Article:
ATTORNEYS FOR APPELLANT ATTORNEYS FOR APPELLEE
Peter L. Ombremskey Max E. Goodwin
Lebanon, IN Terre Haute, IN
John R. Kenley James O. McDonald
Rockville, IN Terre Haute, IN
SUPREME COURT OF INDIANA
TIPMONT RURAL ELECTRIC ) MEMBERSHIP CORPORATION, ) ) Appellant (Defendant below ), ) Supreme Court Cause No. ) 61S05-9909-CV-482 v. ) ) Court of Appeals Cause No. GREGG FISCHER and SUSAN FISCHER, ) 61A05-9604-CV-135 ) Appellees (Plaintiffs below ). )
APPEAL FROM THE PARKE CIRCUIT COURT
The Honorable Frank M. Nardi, Special Judge
Cause No. 61C01-9304-CP-117
When the defendant in a civil jury trial seeks to appeal on grounds that the jury's verdict exceeded the scope of the evidence, must it first have filed a motion to correct error under Ind.Trial
Rule 59? We hold that it need not do so.
Appellees Greg and Susan Fischer sued Tipmont Rural Electric
Membership Corporation for damage done to their dairy herd by stray
voltage. The jury awarded nearly $1.7 million.
On appeal, Tipmont asserted among other things that the
verdict exceeded even the evidence most favorable to the Fischers.
The Court of Appeals held that this claim fell within Trial Rule
59(A)(2) ("claim that jury verdict is excessive or inadequate")
under which a motion to correct error is a mandatory condition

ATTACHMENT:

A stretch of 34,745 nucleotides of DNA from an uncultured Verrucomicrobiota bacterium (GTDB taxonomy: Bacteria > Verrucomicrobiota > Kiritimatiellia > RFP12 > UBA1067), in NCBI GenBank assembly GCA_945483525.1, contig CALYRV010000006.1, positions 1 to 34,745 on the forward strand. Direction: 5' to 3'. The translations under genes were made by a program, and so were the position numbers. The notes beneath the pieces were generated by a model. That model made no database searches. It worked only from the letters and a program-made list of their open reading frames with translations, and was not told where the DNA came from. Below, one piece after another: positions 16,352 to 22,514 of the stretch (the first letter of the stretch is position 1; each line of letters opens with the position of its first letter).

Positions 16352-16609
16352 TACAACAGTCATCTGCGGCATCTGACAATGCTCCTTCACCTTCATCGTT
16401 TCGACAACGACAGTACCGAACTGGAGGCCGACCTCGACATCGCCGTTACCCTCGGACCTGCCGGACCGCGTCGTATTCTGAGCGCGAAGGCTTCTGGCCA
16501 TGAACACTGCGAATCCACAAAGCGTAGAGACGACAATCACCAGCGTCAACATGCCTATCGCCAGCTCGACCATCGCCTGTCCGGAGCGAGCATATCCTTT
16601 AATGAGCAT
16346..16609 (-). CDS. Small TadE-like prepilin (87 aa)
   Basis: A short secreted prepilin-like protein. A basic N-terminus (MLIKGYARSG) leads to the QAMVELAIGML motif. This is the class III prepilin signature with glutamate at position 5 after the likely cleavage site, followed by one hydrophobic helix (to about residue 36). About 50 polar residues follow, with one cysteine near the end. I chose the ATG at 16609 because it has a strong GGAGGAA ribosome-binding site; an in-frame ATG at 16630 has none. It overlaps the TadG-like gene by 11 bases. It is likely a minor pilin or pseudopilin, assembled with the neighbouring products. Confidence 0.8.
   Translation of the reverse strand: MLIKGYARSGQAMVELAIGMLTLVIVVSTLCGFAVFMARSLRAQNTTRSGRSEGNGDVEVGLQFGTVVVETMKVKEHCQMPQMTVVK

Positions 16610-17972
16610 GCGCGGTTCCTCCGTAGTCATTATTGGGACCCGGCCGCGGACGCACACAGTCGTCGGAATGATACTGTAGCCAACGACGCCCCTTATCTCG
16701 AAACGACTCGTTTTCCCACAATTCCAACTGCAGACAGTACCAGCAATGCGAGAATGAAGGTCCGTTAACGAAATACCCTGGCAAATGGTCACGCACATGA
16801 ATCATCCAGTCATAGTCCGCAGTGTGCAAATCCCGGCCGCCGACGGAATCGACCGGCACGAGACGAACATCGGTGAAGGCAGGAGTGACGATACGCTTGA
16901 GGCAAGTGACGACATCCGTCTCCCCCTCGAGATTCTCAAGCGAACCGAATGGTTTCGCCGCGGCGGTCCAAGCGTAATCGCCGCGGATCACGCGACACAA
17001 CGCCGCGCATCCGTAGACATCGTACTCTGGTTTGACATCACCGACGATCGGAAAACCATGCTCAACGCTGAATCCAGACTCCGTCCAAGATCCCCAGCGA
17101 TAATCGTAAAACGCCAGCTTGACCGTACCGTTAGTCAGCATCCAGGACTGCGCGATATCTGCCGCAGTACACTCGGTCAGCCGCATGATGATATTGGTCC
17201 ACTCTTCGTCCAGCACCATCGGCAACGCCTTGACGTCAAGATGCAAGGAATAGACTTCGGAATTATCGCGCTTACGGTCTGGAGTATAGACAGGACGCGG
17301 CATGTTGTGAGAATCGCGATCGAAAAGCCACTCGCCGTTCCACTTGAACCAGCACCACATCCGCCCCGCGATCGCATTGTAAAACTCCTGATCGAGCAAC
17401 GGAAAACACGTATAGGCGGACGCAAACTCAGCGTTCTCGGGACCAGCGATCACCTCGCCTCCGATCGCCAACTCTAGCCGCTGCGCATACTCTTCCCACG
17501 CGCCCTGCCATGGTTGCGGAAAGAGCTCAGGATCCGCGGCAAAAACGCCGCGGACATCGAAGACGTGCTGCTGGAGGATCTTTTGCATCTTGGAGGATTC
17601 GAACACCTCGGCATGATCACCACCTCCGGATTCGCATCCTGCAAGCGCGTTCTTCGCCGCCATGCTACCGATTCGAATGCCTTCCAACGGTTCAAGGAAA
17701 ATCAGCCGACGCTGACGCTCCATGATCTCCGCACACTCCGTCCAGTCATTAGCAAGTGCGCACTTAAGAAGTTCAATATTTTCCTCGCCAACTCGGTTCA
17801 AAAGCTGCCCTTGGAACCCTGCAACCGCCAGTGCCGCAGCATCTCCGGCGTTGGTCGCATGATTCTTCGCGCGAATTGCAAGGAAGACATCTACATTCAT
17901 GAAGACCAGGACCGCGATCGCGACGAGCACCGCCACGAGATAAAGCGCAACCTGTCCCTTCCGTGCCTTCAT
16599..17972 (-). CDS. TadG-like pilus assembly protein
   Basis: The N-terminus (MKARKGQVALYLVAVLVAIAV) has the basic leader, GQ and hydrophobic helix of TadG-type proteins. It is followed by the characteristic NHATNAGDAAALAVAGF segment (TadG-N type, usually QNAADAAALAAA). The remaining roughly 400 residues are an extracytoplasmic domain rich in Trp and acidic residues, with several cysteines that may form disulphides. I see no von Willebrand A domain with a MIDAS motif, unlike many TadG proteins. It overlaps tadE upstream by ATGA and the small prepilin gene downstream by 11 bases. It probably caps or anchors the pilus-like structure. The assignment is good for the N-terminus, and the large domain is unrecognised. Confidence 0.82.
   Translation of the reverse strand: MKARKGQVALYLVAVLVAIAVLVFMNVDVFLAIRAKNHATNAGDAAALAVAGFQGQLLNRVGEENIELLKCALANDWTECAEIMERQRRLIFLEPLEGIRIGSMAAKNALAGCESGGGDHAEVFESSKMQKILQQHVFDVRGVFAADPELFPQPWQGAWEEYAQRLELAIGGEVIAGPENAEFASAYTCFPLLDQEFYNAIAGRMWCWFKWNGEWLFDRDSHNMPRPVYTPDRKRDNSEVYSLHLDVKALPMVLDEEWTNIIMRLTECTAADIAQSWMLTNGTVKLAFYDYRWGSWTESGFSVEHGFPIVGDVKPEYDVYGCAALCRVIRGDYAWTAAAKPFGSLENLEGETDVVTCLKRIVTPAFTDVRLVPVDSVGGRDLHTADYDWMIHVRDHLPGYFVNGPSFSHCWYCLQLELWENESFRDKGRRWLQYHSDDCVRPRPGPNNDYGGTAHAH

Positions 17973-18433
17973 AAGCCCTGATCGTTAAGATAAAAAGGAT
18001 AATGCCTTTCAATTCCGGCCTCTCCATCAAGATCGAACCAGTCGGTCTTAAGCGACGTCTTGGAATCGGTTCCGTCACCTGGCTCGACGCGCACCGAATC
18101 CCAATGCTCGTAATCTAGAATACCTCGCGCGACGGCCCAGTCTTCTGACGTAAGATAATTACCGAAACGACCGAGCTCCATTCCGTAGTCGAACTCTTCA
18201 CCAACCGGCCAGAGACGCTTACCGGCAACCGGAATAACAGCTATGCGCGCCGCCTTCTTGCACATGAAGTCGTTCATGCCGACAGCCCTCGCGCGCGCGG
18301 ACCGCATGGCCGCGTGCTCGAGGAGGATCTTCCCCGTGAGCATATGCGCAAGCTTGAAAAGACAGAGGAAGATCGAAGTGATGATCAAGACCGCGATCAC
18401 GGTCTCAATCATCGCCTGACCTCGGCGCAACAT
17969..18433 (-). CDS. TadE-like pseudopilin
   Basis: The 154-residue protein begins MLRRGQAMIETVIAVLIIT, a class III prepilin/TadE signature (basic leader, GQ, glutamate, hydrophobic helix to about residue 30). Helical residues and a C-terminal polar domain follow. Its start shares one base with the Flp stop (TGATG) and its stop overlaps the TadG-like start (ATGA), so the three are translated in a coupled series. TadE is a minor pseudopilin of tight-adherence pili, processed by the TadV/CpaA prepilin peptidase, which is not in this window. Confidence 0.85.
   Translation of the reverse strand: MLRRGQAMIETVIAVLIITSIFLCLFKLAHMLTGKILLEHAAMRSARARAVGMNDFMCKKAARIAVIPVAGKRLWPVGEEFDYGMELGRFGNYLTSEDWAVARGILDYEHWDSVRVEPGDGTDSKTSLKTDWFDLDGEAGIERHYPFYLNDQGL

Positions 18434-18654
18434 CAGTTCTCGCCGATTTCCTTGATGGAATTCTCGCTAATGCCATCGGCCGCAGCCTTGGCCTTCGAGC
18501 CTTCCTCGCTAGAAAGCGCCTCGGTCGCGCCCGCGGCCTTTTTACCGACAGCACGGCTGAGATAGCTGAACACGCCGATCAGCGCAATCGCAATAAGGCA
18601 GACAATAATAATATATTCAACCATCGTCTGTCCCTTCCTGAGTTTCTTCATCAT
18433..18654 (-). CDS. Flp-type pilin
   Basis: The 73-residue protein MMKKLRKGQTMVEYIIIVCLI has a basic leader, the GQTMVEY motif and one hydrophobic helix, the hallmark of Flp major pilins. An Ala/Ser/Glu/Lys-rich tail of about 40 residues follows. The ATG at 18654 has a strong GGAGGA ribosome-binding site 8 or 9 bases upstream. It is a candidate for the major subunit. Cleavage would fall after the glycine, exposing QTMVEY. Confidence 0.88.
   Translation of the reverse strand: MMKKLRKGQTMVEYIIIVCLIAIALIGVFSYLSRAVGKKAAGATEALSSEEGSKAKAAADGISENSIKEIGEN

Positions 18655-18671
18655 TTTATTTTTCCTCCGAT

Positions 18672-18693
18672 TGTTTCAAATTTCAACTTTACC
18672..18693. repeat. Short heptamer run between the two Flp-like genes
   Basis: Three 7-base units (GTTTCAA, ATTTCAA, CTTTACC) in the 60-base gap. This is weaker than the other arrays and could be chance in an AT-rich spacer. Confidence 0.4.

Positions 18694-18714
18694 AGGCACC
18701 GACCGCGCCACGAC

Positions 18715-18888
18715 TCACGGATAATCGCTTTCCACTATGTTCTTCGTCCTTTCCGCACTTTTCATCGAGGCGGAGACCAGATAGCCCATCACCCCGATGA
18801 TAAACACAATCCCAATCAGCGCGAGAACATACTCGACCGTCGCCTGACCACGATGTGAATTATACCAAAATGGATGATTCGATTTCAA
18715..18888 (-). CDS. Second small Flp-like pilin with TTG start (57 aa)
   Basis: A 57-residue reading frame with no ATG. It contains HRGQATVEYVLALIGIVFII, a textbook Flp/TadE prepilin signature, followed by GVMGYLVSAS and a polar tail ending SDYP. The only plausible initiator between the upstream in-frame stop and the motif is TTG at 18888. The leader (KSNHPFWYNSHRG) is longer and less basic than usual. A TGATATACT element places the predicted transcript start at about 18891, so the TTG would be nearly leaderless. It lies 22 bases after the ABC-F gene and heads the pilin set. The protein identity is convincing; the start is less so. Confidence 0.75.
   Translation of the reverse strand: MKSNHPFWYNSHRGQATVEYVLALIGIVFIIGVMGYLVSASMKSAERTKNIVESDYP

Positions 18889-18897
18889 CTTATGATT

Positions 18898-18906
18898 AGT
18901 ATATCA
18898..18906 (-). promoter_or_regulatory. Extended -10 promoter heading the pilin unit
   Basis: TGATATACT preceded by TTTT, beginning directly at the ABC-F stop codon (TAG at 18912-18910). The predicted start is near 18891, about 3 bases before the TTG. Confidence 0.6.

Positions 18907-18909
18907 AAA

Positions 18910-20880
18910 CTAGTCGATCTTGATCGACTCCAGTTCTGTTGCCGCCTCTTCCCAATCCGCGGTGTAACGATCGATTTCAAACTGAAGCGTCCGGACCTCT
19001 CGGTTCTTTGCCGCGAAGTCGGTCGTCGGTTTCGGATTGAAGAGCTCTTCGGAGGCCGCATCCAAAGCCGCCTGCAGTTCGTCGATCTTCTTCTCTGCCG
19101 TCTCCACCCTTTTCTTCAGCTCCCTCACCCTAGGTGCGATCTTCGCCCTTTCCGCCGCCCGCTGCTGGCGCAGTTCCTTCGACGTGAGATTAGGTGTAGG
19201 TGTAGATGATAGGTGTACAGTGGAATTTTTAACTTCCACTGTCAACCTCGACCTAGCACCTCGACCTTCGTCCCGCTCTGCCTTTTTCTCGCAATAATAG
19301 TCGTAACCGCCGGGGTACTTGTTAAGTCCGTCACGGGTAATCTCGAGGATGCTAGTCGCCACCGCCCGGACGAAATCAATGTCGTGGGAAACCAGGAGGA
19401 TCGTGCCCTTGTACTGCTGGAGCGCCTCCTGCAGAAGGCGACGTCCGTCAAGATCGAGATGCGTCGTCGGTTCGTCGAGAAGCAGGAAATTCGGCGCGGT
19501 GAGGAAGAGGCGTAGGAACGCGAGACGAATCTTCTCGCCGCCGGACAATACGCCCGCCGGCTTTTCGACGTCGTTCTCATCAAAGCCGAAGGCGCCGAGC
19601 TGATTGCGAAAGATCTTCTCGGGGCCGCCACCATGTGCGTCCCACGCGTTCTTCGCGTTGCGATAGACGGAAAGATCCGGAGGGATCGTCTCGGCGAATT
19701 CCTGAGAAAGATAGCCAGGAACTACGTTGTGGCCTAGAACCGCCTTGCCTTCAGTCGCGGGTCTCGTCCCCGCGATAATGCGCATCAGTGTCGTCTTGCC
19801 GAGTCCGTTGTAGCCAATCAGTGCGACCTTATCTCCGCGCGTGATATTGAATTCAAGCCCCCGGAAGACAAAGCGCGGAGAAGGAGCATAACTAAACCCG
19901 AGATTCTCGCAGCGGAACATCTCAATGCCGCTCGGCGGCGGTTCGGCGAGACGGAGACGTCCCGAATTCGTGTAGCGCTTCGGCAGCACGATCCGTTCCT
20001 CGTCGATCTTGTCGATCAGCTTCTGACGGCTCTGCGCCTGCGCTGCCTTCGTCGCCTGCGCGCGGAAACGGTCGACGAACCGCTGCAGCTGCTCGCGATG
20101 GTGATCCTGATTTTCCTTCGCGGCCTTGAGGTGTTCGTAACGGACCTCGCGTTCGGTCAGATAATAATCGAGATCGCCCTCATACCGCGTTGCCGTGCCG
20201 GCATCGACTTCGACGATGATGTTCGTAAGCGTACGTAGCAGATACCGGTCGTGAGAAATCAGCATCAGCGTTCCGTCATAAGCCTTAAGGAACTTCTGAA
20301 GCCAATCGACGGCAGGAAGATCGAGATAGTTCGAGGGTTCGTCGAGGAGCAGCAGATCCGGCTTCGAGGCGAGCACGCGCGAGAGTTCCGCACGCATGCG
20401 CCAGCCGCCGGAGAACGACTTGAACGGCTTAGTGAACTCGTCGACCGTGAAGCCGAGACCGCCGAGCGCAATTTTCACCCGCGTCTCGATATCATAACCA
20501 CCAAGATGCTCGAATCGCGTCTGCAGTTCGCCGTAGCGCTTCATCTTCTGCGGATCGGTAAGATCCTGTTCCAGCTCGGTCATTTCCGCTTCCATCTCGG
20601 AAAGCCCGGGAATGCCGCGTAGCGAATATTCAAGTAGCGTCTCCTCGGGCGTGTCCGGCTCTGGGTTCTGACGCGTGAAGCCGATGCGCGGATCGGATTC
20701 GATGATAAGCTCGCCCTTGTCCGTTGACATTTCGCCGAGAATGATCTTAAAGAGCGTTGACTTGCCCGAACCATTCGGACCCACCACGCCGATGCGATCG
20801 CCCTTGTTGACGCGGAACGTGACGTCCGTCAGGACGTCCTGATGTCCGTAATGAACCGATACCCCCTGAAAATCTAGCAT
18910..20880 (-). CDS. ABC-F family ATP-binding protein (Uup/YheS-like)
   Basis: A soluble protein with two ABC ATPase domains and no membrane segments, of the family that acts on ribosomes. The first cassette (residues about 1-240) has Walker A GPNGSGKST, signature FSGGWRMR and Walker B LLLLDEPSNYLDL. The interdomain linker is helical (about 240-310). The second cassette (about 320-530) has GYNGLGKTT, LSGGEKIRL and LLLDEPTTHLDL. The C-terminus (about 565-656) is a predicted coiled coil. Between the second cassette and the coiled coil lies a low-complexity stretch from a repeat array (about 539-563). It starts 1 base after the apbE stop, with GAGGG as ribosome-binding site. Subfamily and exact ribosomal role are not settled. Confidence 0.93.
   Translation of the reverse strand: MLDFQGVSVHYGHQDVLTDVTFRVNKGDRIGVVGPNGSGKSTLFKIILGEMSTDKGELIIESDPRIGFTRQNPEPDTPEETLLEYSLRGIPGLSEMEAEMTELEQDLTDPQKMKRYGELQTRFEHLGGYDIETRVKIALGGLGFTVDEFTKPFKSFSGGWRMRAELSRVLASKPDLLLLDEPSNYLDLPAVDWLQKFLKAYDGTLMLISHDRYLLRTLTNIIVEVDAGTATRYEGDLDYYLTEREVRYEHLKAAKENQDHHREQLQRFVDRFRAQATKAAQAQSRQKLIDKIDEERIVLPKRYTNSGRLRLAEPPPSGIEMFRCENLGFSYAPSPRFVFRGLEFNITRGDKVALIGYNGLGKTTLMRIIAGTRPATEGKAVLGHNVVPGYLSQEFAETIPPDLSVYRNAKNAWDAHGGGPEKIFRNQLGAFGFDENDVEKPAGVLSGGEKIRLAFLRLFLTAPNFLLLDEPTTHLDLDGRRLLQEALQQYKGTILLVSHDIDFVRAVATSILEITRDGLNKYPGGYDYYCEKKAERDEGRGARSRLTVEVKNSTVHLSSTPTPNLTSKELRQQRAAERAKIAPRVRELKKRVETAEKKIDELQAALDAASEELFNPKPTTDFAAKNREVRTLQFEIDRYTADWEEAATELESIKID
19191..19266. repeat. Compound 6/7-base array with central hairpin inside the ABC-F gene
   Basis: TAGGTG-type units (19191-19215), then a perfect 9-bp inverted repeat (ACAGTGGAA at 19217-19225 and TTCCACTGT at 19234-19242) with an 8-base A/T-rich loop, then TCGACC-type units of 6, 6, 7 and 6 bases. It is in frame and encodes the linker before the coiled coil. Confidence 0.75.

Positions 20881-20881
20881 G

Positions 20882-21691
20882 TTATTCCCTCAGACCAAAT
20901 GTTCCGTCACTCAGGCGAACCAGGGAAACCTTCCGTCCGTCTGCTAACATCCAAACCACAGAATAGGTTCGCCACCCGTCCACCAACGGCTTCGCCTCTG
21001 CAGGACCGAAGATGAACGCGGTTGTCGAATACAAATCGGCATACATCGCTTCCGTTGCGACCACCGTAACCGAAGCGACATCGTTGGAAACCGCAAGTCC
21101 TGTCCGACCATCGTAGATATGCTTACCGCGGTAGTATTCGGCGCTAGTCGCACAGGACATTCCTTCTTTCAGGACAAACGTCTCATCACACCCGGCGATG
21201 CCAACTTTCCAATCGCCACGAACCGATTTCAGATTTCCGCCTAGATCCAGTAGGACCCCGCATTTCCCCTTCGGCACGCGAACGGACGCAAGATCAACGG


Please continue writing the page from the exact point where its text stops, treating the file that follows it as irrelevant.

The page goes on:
before appeal. Tipmont Rural Elec. Membership Corp. v. Fischer,
697 N.E.2d 83 (Ind. Ct. App. 1998). We granted transfer to address
The provisions of Rule 59(A)(2) are designed to govern requests that the trial judge exercise the common law powers of additur and remittitur. Judges have long been called upon to consider whether a verdict is manifestly unjust because the amount set by the jury is patently inadequate or excessive, as Judge Staton so helpfully pointed out in two important opinions, Borowski v. Rupert, 152 Ind. App. 9, 281 N.E.2d 502 (1972) (tracing history of additur and remittitur and affirming trial court's order for new trial unless defendant accepted additur), and Dahlin v. Amoco Oil Corp., 567 N.E.2d 806, 812 (Ind. Ct. App. 1991) (remittitur "sanctioned upon the theory that the excess portion of
the verdict arises from an error of law, a mistake in computation,
or a misapprehension of facts which does not permeate the entire
verdict and may therefore be corrected"; grant of new trial subject
to remittitur affirmed).
Requests to invoke these common law powers are specially
directed to the judge who presided at trial and thus must be
presented to that judge under Rule 59 before the matter is eligible
for appeal. By contrast, a claim that the verdict was outside the
scope of the evidence presents a more ordinary question about the
sufficiency of the evidence supporting the verdict. These claims
may therefore be presented to the courts of appeal without the need
for a motion to correct error.
Though the Court of Appeals was wrong on this point of
procedure, it did examine Tipmont's claim about excessive damages
on the merits. We conclude that on this and other contentions of
error the Court of Appeals reached the right result. We thus
summarily affirm their opinion. Ind.Appellate Rule 11(B)(3).
The jury's verdict and the judgment of the trial court are
Dickson, Sullivan, Selby, and Boehm, JJ., concur.
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